Scientists who dream of shrinking computers to the nanoscale look to atomic spin as one possible building block for both processor and memory, yet setting the spin of an atom, let alone measuring it, has been a challenge.
Now, University of California, Berkeley, physicists have succeeded in measuring the spin of a single atom, moving one step closer to quantum computers and "spintronic" devices built from nanoscale transistors based on atomic spin.
"From a technical point of view, this demonstrates a new ability to engineer, fabricate and measure spin-polarized nanostructures at the single atom level," said Michael F. Crommie, UC Berkeley professor of physics. "Now that I can see an atom's spin, I can ask, 'What can I do with that atomic spin" Can I manipulate it" Can I use it, change it"' This means we can now start incorporating it into other structures."
Crommie and his colleagues at UC Berkeley and the Center for Computational Materials Science (CCMS) at the Naval Research Laboratory in Washington, D.C., recently reported their success in the journal Physical Review Letters.
At the core of today's digital computers are billions of tiny transistor circuits that, because they can exist in two states, are used to represent the binary digits, or "bits" 0 and 1, which are the basis of all computer manipulations.
As researchers seek to reduce the size of digital computers, they have been searching for nanoscale materials that can do digital duty, one of them being a single atom whose outer unpaired electron can be in either of two spin states - up or down.
While researchers previously have been able to deduce the spin polarization of an atom in a surface or thin film where the atoms are packed together and the spins are in an orderly arrangement, no one had been able to directly measure the polarization of an individual "adatom" spin until now. Adatoms are atoms that sit on top of a surface and are not incorporated into it.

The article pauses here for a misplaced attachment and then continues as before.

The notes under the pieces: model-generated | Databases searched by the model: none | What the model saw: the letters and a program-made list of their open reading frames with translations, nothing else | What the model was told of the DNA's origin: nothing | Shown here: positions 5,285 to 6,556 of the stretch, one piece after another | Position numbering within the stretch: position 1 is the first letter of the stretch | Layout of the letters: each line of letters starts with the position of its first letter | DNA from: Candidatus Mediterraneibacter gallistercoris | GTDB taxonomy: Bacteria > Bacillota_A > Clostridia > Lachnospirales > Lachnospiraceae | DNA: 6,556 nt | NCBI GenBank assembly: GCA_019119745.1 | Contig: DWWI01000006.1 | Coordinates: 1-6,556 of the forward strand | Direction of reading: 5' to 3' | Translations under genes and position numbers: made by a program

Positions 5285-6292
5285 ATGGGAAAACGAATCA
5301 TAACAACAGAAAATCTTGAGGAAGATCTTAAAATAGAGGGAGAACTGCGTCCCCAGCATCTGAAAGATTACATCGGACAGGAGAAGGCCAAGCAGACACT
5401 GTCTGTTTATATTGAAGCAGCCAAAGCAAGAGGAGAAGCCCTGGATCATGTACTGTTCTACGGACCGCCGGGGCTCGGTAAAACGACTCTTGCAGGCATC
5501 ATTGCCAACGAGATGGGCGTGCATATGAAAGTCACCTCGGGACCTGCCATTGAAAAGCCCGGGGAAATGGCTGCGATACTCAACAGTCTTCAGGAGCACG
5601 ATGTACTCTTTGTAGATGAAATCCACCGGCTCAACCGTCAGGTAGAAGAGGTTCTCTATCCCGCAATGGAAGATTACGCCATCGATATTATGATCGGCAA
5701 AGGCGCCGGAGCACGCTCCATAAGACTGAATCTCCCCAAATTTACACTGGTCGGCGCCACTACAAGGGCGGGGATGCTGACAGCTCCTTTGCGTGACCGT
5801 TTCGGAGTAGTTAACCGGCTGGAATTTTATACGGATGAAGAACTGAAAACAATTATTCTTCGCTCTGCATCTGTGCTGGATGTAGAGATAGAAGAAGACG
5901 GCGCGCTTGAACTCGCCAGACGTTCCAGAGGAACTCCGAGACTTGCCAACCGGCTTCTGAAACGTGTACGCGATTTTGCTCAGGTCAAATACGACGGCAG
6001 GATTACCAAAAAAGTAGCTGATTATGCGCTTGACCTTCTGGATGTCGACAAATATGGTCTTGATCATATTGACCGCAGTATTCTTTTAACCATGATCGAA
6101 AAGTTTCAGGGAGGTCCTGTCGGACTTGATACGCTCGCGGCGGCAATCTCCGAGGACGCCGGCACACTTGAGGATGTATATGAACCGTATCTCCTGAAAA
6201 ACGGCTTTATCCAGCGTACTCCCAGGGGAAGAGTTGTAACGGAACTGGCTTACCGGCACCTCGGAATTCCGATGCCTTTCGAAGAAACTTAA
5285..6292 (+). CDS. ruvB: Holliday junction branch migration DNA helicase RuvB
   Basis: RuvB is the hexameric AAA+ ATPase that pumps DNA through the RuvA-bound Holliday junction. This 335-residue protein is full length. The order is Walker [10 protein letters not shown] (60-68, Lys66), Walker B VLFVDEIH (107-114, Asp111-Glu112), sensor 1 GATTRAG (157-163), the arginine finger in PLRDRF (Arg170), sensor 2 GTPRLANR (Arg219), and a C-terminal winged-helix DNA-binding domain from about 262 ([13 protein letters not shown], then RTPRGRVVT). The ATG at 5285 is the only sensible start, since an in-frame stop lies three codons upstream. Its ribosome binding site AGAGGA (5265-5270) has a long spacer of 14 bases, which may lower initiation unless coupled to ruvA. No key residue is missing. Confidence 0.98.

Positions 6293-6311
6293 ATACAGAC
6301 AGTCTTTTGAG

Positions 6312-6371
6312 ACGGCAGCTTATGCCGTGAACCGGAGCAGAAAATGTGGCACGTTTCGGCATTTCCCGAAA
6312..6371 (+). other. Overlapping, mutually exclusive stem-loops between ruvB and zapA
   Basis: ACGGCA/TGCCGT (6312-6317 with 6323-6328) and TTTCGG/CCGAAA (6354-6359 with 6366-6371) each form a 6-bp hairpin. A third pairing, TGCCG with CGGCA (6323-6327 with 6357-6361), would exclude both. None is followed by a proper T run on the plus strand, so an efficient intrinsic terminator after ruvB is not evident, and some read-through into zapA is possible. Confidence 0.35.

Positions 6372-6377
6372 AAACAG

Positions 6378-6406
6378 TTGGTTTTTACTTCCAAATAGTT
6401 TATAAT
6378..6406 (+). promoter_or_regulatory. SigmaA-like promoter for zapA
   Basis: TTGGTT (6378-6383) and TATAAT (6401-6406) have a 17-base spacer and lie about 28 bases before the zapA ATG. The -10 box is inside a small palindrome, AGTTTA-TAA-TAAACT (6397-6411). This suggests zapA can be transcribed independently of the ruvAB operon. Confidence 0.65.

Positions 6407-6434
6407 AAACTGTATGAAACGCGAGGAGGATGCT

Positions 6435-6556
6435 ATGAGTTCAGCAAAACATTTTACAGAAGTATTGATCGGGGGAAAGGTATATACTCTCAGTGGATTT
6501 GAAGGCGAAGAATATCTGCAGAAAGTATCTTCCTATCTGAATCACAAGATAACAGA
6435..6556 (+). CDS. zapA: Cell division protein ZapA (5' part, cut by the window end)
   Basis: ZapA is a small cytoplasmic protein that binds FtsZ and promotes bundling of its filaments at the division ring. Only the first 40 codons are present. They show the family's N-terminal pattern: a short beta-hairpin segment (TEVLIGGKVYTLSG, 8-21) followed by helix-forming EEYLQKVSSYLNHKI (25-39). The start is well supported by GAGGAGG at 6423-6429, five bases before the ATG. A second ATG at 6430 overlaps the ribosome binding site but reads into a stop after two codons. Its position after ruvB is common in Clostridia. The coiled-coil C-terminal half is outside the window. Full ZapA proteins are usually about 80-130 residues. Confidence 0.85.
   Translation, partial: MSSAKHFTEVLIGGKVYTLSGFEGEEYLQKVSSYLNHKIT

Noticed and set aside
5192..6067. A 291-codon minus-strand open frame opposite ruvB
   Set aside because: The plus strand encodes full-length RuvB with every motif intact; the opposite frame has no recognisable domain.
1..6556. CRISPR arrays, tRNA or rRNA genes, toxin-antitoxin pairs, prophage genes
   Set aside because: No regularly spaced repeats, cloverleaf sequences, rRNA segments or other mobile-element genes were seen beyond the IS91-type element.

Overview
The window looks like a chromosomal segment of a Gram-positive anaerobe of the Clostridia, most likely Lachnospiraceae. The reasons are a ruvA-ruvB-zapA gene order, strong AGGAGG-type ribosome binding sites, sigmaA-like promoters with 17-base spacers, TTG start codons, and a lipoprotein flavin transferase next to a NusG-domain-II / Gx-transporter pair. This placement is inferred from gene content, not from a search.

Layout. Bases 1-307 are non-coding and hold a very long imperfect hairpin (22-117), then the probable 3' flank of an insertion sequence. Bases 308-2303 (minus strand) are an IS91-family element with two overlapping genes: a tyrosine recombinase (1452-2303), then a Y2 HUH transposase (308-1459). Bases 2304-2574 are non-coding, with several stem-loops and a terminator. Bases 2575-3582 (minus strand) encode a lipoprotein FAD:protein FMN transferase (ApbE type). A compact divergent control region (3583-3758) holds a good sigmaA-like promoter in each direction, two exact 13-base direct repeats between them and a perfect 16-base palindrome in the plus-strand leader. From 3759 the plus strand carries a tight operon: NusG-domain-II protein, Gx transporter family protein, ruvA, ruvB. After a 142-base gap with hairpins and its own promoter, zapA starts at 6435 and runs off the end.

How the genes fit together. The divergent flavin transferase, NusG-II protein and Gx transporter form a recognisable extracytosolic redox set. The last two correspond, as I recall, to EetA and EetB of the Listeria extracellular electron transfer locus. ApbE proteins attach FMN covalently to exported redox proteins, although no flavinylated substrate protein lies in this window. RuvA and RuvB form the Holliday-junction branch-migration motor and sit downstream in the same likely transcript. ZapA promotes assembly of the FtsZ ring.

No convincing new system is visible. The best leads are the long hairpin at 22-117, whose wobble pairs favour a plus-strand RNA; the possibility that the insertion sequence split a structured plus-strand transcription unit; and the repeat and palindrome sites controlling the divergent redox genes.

Crommie, UC Berkeley post-doctoral fellow Yossi Yayon and graduate student Victor W. Brar succeeded by creating islands of cobalt atoms on a cold copper substrate (4.8 Kelvin, or -451 degrees Fahrenheit) and sprinkling these islands with atoms of either iron or chromium.
Employing a relatively new technique called low-temperature spin-polarized scanning tunneling spectroscopy - essentially a scanning, tunneling microscope that can probe the spin and energy-dependent electron density of a surface - they were able to determine the spin of isolated adatoms atop these cobalt nanoislands.
"These magnetic islands are teeny tiny nanomagnets, but from the single-atom perspective they are just large fixed ferromagnets, like a refrigerator magnet," Crommie said. "We took individual atoms and coupled them to these large magnets so we could fix the direction of the spin of an atom and it would stay put."
Crommie's CCMS colleagues, Steve C. Erwin and post-doctoral fellow Laxmidhar Senapati, calculated that in such a situation, iron atoms would assume a spin state parallel to the spins of the atoms in the cobalt island, while chromium would assume an anti-parallel spin, which is exactly what the researchers found.
How spins couple to one another is an important question for a quantum computer, because in a practical device, the spin of an atom would be quantum mechanically intermingled or "entangled" with the spin of other atoms, manipulated in some sort of calculation, and then disentangled to obtain the result. Understanding such interactions also are critical in spintronic devices, where the spin of atoms is used to control the flow of spin-polarized electrons in a circuit.
"We are clearly not yet in a useful regime for quantum computation because the spins we are looking at are very strongly coupled to the environment," Crommie said. "Nevertheless, this measurement is very useful because it shows that we can observe the spin of these atoms and then start to understand the physics of how the surface is influencing the spin of individual atoms. We hope to next control the spin - that is where we are going with this."
This work was supported in part by the National Science Foundation, the U.S. Department of Energy, the Office of Naval Research and the National Research Council.
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